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Meet the breed: Norwegian Lundehund

Jana Randall is a busy mother, loving wife, and active career woman from Arizona. In her free time, Jana writes to cover topics on home, living, and pets, while also working full time and blogging. As interests, Jana enjoys reading, wr...

Norwegian Lundehund

Choosing to add a furry friend to your growing household is a long-term commitment, and picking a breed that fits your lifestyle presents the key to a happy home. With over 160 American Kennel Club-recognized breeds, that decision can seem overwhelming. We're here to help you meet the breed that's right for you. If you're looking for a lively and kind family dog, learn all you need to know about the Norwegian Lundehund.
Norwegian Lundehund | Sheknows.com

Breed

  • checkProtective
  • checkLoyal
  • checkPlayful
  • checkAgile
  • checkDouble-jointed

breeder

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Overview

Lovingly referred to as the Lundie, the Norwegian Lundehund was originally bred in Norway to hunt live puffins. No longer needed after the puffin became a protected species in the 1800s, the Lundehund's numbers dwindled. Saved from extinction in World War II, the Lundie is still a fairly unpopular breed. Kind but hard to house-train, the breed is an excellent addition to active families.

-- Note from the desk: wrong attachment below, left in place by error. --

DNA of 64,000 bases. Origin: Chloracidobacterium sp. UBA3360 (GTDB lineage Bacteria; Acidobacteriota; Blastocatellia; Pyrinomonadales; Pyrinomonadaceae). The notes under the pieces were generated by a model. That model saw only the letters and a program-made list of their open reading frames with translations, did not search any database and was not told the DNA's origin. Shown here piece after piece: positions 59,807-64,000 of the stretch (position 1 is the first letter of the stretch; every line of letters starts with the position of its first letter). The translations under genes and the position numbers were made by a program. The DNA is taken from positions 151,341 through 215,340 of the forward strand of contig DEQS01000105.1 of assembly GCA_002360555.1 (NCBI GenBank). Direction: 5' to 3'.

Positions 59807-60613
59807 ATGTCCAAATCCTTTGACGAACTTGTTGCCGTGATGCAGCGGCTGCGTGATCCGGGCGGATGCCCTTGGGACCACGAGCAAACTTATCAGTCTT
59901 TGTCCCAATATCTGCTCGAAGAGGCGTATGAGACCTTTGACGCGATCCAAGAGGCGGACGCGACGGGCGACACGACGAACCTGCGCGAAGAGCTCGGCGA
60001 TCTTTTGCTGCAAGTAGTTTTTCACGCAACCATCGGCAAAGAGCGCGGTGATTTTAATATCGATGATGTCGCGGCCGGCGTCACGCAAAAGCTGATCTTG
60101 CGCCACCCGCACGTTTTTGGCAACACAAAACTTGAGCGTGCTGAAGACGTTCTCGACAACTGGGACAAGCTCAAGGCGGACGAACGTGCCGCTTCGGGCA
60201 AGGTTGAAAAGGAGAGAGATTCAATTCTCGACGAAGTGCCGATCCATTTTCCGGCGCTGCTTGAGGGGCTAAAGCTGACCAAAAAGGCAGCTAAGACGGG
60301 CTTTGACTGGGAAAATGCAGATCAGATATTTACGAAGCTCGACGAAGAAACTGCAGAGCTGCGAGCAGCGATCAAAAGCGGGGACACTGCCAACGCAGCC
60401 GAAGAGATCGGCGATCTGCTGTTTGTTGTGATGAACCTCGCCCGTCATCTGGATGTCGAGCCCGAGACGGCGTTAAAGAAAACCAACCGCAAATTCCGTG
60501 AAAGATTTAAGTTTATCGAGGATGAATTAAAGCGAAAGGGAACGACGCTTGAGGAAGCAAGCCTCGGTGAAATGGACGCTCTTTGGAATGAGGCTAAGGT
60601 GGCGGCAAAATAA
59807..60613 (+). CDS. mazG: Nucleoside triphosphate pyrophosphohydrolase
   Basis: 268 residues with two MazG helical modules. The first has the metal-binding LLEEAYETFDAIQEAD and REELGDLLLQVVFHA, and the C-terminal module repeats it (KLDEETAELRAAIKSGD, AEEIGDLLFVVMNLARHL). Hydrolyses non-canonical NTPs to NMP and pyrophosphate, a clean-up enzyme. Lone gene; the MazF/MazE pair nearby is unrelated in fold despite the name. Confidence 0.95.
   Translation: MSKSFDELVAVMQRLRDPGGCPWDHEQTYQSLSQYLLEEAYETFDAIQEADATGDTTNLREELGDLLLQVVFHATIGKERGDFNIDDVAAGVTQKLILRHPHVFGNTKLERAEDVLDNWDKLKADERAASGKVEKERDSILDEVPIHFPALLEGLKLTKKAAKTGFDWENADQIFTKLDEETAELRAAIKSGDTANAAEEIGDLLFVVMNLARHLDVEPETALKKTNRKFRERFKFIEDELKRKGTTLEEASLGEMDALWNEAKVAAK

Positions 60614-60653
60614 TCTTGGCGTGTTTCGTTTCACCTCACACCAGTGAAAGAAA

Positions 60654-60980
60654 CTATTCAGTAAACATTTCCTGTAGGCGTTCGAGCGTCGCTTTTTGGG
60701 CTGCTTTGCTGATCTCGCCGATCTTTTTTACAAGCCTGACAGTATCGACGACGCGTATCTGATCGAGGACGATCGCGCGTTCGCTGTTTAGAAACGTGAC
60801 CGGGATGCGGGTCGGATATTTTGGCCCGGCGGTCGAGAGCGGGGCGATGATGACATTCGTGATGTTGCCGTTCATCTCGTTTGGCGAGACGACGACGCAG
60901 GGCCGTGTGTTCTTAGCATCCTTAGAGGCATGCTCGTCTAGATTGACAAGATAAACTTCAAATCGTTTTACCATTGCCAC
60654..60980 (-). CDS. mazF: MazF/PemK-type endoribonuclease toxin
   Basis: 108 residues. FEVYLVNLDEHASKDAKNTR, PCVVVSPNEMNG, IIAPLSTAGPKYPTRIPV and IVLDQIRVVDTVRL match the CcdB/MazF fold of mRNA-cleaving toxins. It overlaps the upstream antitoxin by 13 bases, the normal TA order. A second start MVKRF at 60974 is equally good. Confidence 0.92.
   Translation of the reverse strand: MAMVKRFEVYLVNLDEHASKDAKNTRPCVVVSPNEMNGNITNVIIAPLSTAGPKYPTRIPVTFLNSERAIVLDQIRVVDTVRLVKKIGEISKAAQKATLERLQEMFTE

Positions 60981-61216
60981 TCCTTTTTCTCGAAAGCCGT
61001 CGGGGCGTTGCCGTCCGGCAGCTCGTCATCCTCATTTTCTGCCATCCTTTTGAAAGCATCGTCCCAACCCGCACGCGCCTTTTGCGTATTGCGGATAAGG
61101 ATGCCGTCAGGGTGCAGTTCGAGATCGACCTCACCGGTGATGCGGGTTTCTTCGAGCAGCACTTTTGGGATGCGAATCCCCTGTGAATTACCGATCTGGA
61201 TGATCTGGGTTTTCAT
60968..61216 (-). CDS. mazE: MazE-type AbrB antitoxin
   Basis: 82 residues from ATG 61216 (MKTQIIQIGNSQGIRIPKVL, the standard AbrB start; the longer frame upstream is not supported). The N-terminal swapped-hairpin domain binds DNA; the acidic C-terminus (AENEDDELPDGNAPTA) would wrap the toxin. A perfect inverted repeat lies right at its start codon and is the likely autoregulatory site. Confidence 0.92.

Breed standards

  • AKC group: Non-sporting
  • UKC group: Working
  • Average lifespan: 11 - 13 pounds
  • Average size: 12 - 30 pounds
  • Coat appearance: Short and rough
  • Coloration: Red, reddish-brown with black tips
  • Hypoallergenic: No
  • Other identifiers: Small, wedge-shaped head with deep brown eyes and double-jointed neck; ears are able to move back and forth, flip from side to side and close up; strong and flexible hind legs and shoulders; six toes on each paw and two dewclaws; tail curls onto back
  • Possible alterations: Older dogs may be darker in color

Is this breed right for you?

A loving and cuddly breed, the Norwegian Lundehund loves people of all ages and sizes and being very close to them. Kind, he is likely to love with all that he has. Requiring a yard to play and romp in, the breed is not ideal for apartment life. A natural-born hunter, the Lundie enjoys sniffing things out and is easy to groom. The breed does have an incredibly hard time becoming housebroken and will require a lot of patience and intelligent training. In addition, a Lundie needs a human who is able to provide leadership and discipline to avoid behavioral problems. In need of a lot of socializing, he is a watchdog and barker.

Breed characteristics

A dream day in the life of a Norwegian Lundehund

Given the opportunity, the Norwegian Lundehund would wake up next to his owner and stay in bed with her all day. But if this is not an option, the dog will instead poke around the house looking for affection and play. After a few fun games of fetch, he'll head outside for a romp. Sniffing out any questionable smells, this natural-born hunter may chase a bird or two. As the day ends, the Norwegian Lundehund will love more cuddles and play before snoozing off to dreamland with his best friend at his side.

Other breeds you might like

Norwegian Elkhound
Xoloitzcuintli
Otterhound

Photo credit: Lundtola via Flickr
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